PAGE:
Scenario: a character is alone in the forest, and needs to sleep. Of course, they don’t want to get killed in their sleep, so they try to sleep in a hidden spot, like inside the treetops, heavily obscured by branches and leaves from all sides.
Question is, what do they roll for, if at all, since monsters are all but guaranteed to pass by during the night? Do they roll Stealth (assume the most obscured position), or Survival (find the best sleeping spot & camouflage it)?
Pathfinder 2e introduced leshies, spirits inhabiting plant-based host bodies, as a player race, found here in the SRD: https://2e.aonprd.com/Ancestries.aspx?ID=14
Our group has been having a discussion on whether leshies need to sleep or not.
The arguments from one side are that as the leshy is plant-based, and plants do not need sleep, the leshy also does not need sleep.
The other side suggests that since it’s not explicitly stated anywhere, that leshies do need to sleep as other ancestries- the only ancestry (as far as we can see) that mentions sleep in the entry is the android, which says
Androids breathe, eat, and sleep like a human, although they’re incapable of biological procreation.
The closest the leshy entry comes to that would be, under ‘Plant Nourishment’:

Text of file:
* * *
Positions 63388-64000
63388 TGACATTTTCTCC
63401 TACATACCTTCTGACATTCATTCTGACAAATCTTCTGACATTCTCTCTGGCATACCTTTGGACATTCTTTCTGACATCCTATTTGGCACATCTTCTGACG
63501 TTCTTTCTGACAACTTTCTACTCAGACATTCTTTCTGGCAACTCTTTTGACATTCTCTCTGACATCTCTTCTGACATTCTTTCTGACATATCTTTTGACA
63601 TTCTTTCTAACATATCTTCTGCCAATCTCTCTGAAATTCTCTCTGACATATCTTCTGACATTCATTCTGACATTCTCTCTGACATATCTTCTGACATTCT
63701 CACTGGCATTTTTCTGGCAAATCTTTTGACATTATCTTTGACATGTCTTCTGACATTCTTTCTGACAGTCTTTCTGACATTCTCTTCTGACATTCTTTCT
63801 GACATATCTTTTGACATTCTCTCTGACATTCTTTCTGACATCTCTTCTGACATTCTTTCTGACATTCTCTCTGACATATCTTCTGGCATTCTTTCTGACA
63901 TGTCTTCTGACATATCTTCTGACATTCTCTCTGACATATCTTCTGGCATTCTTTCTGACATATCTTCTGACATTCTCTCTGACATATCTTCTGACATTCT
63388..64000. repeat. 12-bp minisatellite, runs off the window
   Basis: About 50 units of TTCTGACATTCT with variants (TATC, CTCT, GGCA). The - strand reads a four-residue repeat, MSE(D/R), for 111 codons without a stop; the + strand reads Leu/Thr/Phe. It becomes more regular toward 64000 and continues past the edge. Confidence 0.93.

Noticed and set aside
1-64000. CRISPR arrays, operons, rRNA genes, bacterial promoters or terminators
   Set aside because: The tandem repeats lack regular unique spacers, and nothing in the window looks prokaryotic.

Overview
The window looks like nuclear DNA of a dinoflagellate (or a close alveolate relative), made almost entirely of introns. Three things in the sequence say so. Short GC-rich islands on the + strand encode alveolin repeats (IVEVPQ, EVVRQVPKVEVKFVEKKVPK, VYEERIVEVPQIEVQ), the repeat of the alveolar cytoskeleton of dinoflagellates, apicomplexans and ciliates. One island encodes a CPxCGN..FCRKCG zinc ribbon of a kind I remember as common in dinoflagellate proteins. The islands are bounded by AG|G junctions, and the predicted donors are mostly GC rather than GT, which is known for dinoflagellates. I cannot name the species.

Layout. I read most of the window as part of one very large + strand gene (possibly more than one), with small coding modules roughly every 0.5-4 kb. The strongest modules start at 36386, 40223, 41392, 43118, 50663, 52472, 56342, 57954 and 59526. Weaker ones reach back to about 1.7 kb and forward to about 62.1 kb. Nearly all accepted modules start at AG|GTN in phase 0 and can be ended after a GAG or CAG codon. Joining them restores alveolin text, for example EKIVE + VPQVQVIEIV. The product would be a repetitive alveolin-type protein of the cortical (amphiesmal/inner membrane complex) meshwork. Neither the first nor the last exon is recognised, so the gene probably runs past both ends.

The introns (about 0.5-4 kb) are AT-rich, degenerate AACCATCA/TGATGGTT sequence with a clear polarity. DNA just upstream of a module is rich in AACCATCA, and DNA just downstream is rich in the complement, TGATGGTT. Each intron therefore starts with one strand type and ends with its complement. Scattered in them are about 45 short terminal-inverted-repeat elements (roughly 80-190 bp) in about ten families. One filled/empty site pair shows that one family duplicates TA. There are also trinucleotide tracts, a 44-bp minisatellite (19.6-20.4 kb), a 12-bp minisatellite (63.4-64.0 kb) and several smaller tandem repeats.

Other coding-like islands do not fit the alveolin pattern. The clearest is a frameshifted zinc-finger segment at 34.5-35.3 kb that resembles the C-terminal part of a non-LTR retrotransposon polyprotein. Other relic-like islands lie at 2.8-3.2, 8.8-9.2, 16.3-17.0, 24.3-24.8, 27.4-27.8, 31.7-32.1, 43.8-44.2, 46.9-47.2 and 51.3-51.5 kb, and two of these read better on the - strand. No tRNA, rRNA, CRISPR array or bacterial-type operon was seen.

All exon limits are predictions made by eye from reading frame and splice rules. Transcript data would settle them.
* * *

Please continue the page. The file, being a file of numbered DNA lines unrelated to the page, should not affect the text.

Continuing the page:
You gain nourishment in the same way that the plants or fungi that match your body type normally do, through some combination of photosynthesis, absorbing minerals with your roots, or scavenging decaying matter.
Which doesn’t explicitly mention sleep, though the interpretation could potentially be stretched to include ‘sleeping in the same way that the plants or fungi that match your body type normally do’ – i.e. not at all.
Since leshies do not have an inherent resistance to magical sleep effects, they are clearly capable of sleep, however that doesn’t necessarily mean they need to in the same way the humans need their 8 hours nightly.
A fey creature conjured by a "Find Familiar" spell relates somehow to the racial trait "Fey Ancestry" of elves, which says: You have advantage on saving throws against being charmed, and magic can’t put you to sleep.